Superintendant Radiographer
Addenbrookes Hospital

Superintendant Radiographer
Addenbrookes Hospital

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Halina S

00:00:01 My name’s Halina S and I’m a Superintendent Radiographer at Addenbrookes Hospital. And I actually run a specialist section of the department, which concentrates specifically on examinations of the brain and the spine. So it’s neuro radiology. I’m very people-orientated, I’m very practical, I have a very visual brain and that’s what radiography’s about, it’s about picturing people’s anatomy. You see, you know, a body and you can’t see what’s going on inside. All the X-Ray procedures and scans demonstrate anatomy. You never know what the day has in store for you. Whether it’s a day of doing CT scans of the brain and the spine, or maybe working doing very specific imaging of the blood vessels to the brain. We can treat things like cerebral aneurisms, little balloons on the blood vessels of the brain that have burst. Life and times in radiography are quite exciting these days, its not just about taking pictures of people’s anatomy.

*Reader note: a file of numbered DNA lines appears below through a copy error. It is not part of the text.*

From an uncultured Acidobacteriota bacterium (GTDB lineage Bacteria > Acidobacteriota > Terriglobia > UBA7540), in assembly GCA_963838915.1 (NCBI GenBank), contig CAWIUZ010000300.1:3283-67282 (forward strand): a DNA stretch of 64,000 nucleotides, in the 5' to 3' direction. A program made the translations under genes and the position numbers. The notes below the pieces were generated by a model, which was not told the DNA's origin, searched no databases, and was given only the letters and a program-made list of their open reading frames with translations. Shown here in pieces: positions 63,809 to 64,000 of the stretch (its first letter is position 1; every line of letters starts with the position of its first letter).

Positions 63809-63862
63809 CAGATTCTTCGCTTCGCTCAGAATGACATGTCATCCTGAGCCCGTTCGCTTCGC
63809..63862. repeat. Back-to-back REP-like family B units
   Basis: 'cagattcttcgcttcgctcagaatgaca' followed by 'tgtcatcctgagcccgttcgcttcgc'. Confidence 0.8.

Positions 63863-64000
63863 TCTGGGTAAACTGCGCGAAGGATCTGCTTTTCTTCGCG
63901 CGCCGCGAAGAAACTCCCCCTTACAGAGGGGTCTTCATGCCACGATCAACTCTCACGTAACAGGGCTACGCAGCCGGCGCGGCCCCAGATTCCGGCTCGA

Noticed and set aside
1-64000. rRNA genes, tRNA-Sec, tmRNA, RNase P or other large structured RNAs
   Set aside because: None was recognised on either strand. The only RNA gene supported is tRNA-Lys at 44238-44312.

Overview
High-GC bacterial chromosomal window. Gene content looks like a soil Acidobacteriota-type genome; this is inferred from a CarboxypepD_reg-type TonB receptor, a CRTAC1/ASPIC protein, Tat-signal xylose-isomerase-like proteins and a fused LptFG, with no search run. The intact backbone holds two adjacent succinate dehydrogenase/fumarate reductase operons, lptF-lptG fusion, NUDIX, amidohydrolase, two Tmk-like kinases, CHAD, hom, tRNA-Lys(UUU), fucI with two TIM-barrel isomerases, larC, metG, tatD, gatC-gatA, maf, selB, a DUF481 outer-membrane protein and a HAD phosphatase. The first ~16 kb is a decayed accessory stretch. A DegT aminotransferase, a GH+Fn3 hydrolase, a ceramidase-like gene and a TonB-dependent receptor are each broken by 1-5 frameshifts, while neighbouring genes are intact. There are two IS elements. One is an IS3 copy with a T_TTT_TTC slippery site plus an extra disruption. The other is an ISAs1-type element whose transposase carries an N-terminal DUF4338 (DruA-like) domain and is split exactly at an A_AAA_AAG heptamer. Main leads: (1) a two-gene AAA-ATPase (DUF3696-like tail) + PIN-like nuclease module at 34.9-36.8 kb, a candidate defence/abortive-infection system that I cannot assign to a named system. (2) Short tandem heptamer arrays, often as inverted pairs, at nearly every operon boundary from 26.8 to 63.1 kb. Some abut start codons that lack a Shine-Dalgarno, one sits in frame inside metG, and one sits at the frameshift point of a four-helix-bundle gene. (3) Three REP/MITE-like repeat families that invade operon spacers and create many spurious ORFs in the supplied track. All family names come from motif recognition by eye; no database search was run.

00:02:30 I mean I was quite bright, I was one of those early developers, I went to Grammar School very early. I was lucky enough to do Biology and Physics and Chemistry as separate subjects. And I just loved them and I loved the anatomy, I liked to know what things looked like inside. I loved putting things under microscopes. I come from a medical family, my father was a doctor, and when I was about thirteen or fourteen one of his friends took me into the X-Ray Department where he worked. But it – the careers advice at my grammar school was that you don’t – you’ve got better qualifications than that, you’ve got A-Levels, or you’re doing A-Levels, you’re going to University or Teachers’ Training College. In fact I was told when I mentioned Radiography – don’t be silly, with your qualifications you can do something “better”. So I went to Teachers’ Training College, and after about a term I knew that I’d done the wrong thing and I wanted to do Radiography. I knew I had a huge advantage ‘cause I had A-Levels, and they just said – Ooh Science A-Levels, we’ll take you. So I got in to do my diploma training. And I have never ever regretted it. Only it wasn’t an easy decision, because I went against a lot of family pressure. My older sister didn’t speak to me for six months, because she was a teacher, and I was supposed to do what she did. Maybe because there were all sorts of family things going on, and such a lot of changes, it seemed like the right thing to do. And as I say I never regretted it. I knew from the moment I started my Radiography training that I’d done the right thing. I started in radiography before there was any sort of scanning of any type, so I’ve seen ultrasound scanning come into its own from something where you could measure the diameter of a baby’s head, to where you now have 3D Imaging, and I think that will still continue to go on. I think one of the things that’s really key in Radiography now is actually functional imaging, watching the brain working, for instance. Seeing which pathways are activated by certain functions, so you can do functional MRI scanning, for instance, and give someone mathematical problems to do, and you find out which bit of the brain does that for you.